The Paschal Triduum
and Easter Services

drawings: bread and a chalice; Jesus' crucified palm; a resurrected Christ emerging from the tomb
The Paschal Triduum (Paschal from the Hebrew פֶּסַח, transliterated as "Pesach," meaning "Passover," and triduum from the Latin for "three days") refers to the three days from Maundy Thursday to Easter Sunday, sundown to sundown. They are among the holiest days of the year for Christians and observed with great sincerity and preparation at the Church of the Ascension. Join us as you are able for the most reflective, somber, expectant and joyful services of the Christian year, in person at Fifth Avenue and 10th Street or online at

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Maundy Thursday, April 6, 7 pm

Drawing of Jesus washing a disciple's feet“Maundy” is a Middle English word, after the Anglo-French word “mandet,” for the mandate from Jesus to his disciples on the night before he was captured and killed (John 13:34): “Just as I have loved you, you also should love one another.” To demonstrate his love and service to those who followed him, Jesus washed his disciples’ feet. This was on the night now known as the Last Supper, which forms the basis for our communion service, the Eucharistic Feast. To symbolize Christ’s call to service, it is traditional for feet to be washed during this service. To commemorate his institution of the Eucharist, bread and wine will be consecrated as his Body and Blood. Then, in preparation for our call to the cross, the chancel and sanctuary area around the altar will be stripped of decoration, containers, and sources of light, and we will leave the service in quietness and darkness.

Good Friday, April 7, noon

The service this day is one of the most affecting of the year — perhaps, for Episcopalians, because it is observed in sharp contrast to the color and festivity marking our usual, instinctive response to the Good News of God’s grace. With clergy and choir more plainly attired, the liturgy’s lamentations, and the somber retelling of the Passion (from the Latin passio or passionem, for “suffering”) of Christ, the starkness of the service is the best reminder that, as is often said by preachers, “there is no Easter apart from Good Friday.” We will take Communion, but it will be from the sacraments consecrated the evening before and held in reserve (with an all-night vigil by prayerful watchers) in the chapel for this purpose. And then — fear and trembling perhaps yielding to hope and expectation — we wait.

Holy Saturday: The Great Vigil of Easter, April 8, 8 pm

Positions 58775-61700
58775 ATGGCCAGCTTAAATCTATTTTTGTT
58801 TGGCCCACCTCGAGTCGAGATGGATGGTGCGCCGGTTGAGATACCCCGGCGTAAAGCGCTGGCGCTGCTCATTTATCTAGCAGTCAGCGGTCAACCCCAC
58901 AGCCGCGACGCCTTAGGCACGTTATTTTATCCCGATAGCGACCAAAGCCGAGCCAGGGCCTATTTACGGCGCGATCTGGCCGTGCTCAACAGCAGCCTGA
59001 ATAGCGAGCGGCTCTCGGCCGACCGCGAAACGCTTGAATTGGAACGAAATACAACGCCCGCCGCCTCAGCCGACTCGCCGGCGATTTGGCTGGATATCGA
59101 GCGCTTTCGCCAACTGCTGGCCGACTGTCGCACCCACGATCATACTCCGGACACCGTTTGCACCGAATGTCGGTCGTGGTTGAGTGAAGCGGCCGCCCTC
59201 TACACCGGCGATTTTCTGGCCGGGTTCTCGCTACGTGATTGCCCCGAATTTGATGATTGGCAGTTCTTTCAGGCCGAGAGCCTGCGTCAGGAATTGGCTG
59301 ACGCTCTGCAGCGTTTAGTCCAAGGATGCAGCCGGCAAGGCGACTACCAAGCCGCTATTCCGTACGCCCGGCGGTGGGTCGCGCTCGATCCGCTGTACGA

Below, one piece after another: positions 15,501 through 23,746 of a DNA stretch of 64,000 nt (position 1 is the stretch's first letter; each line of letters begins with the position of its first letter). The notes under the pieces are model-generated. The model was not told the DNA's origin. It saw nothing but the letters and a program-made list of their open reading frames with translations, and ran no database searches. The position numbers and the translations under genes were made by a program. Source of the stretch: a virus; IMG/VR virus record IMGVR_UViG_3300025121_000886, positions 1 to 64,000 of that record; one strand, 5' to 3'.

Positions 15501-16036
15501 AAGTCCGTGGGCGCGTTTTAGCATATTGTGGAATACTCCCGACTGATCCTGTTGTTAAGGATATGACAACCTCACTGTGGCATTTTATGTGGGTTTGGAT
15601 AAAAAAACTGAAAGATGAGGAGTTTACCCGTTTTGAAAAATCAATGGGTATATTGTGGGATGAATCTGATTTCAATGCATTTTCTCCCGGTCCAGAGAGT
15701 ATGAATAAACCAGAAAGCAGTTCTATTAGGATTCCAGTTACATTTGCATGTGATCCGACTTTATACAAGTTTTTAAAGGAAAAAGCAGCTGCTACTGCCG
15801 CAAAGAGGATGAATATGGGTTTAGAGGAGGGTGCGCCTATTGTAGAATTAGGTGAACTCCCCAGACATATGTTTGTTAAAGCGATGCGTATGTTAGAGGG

At dusk on the third day, candlelight servicewe gather in darkness to kindle new fire, which we then share among ourselves as candlelight. We remind ourselves of the record of God’s saving deeds in history, how he saved his people in ages past, including Israel’s deliverance at the Red Sea. At the important midpoint of the service, two parishioners will receive the sacrament of Baptism. Then with joyful exuberance, we celebrate the discovery of an empty tomb with the first Eucharist of Easter: He is risen! Alleluia!

Easter Sunday, April 9, at 9 am, 11 am and 6 pm

We invite you to join us for any and all of these services, in person or online at And, of course, on Easter Sunday we really celebrate! First, with a joyful “said” Eucharist at 9 am; then the full festal Eucharist — with full choir, incense, lilies, and probably several women sporting fine millinery — at 11 am, followed by a festive Easter Brunch in the Parish Hall; and finally a quieter, but no less joyful, service of meditation and the sacrament at 6 pm.

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Parish News:
October 1

We will celebrate the Feast of St. Francis — the saint who preached to the birds and called a wolf his brother — with the blessing of the animals following the 11 am service this Sunday, October 1. The blessing will be around 12:30 pm, giving those who live nearby a chance to go and get their animals; however, you are also welcome to bring well-behaved pets to church that day. Tell your friends!

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Sermon: 17th Sunday after Pentecost

Listen to the sermon preached by the Rev. Posey Krakowsky on the Seventeenth Sunday after Pentecost, September 24, 2023. The readings for this day: Exodus 16:2-15; Psalm 105:1-6, 37-45; Philippians 1:21-30; Matthew 20:1-16.

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